The acetaminophen-derived bioactive N-acylphenolamine AM404 inhibits NFAT by targeting nuclear regulatory events.
ABSTRACT AM404 is a synthetic TRPV1/CB(1) hybrid ligand with inhibitory activity on the anandamide transporter and is used for the pharmacological manipulation of the endocannabinoid system. It has been recently described that acetaminophen is metabolised in the brain to form the bioactive N-acylphenolamine AM404 and therefore, we have evaluated the effect of this metabolite in human T cells, discovering that AM404 is a potent inhibitor of TCR-mediated T-cell activation. Moreover, we found that AM404 specifically inhibited both IL-2 and TNF-alpha gene transcription and TNF-alpha synthesis in CD3/CD28-stimulated Jurkat T cells in a FAAH independent way. To further characterize the biochemical inhibitory mechanisms of AM404, we examined the signaling pathways that regulate the activation of the transcription factors NF-kappaB, NFAT and AP-1 in Jurkat cells. We found that AM404 inhibited both the binding to DNA and the transcriptional activity of endogenous NFAT and the transcriptional activity driven by the over expressed fusion protein Gal4-NFAT (1-415). However, AM404 did not affect early steps in NFAT signaling such as CD3-induced calcium mobilization and NFAT1 dephosphorylation. The NFAT inhibitory activity of AM404 seems to be quite specific since this compound did not interfere with the signaling pathways leading to AP-1 or NF-kappaB activation. These findings provide new mechanistic insights into the immunological effects of AM404 which in part could explain some of the activities ascribed to the widely used acetaminophen.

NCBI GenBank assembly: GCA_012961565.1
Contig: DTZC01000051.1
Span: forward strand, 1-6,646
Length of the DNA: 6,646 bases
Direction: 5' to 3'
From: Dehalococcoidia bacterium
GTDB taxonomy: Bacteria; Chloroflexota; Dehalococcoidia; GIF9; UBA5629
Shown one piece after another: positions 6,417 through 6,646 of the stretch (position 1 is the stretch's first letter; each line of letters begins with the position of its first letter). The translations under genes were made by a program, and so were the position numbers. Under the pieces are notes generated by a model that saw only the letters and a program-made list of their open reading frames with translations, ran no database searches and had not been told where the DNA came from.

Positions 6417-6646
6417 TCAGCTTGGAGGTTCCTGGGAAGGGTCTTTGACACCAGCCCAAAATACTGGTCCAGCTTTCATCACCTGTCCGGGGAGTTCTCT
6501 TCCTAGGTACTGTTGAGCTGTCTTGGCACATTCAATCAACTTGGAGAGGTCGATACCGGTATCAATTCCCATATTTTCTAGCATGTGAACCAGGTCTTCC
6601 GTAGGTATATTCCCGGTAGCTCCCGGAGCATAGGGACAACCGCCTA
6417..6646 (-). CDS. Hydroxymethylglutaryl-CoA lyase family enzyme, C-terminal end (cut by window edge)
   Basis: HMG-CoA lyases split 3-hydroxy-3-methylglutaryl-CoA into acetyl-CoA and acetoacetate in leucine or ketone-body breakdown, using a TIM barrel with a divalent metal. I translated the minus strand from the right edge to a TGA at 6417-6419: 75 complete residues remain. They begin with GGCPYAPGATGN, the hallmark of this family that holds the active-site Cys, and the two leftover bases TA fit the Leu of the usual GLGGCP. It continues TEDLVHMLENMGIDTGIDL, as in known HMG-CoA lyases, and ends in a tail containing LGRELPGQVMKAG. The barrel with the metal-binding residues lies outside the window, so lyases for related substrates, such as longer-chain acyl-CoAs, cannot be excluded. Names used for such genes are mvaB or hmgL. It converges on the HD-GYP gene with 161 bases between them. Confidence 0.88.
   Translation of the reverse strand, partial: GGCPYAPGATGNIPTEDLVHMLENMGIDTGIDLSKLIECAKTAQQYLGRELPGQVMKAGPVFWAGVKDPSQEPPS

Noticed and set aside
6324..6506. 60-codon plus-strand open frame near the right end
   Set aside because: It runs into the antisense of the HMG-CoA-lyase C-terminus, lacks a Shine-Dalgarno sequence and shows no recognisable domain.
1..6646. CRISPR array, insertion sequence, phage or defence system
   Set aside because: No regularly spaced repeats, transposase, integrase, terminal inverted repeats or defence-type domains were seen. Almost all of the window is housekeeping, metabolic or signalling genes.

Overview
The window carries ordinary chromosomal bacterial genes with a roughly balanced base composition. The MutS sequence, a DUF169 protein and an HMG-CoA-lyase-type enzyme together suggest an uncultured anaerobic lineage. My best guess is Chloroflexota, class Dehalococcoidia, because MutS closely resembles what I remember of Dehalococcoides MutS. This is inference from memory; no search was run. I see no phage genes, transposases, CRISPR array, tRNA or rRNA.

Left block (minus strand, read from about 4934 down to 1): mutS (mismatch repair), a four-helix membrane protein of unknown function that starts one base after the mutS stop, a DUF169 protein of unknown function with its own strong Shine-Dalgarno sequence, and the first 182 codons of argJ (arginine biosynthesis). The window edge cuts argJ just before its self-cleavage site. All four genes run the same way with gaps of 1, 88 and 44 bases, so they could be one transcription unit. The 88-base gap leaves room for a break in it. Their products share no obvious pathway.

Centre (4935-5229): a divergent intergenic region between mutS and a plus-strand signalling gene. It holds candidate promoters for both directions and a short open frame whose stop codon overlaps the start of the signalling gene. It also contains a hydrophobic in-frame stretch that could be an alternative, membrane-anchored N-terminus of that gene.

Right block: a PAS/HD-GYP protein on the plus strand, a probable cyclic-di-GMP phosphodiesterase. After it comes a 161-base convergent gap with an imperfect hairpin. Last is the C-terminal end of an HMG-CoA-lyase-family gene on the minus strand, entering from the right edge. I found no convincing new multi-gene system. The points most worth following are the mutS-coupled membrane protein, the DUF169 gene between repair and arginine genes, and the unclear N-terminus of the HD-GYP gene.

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ABSTRACT: Despite nearing the end of the decade of pain research, the analgesic mechanisms of one of the most widely used and popular analgesics remains uncertain. Acetaminophen (APAP) (paracetamol [PARA]) has been used clinically for over a half of a century and although clinicians seem to be comfortable with its benefits, risks, and limitations, they still remain in the dark as to precisely what is providing its pain relief. What does seem clearer is that the predominant mechanisms of APAP's analgesic effects are in the central nervous system (CNS). Although, which central effects are largely responsible for APAP's effects on pain continue to be uncertain. Perhaps, the most accepted theory is that of APAP's positive effects on the serotonergic descending inhibitory pathways. However, interactions with opioidergic systems, eicosanoid systems, and/or nitric oxide containing pathways may be involved as well. Furthermore, endocannabinoid signaling may play a role in APAP's activation of the serotonergic descending inhibitory pathways. A greater understanding of APAP's analgesic mechanisms may promote optimal utilization of analgesic polypharmacy.Pain physician 12(1):269-80. · 10.72 Impact Factor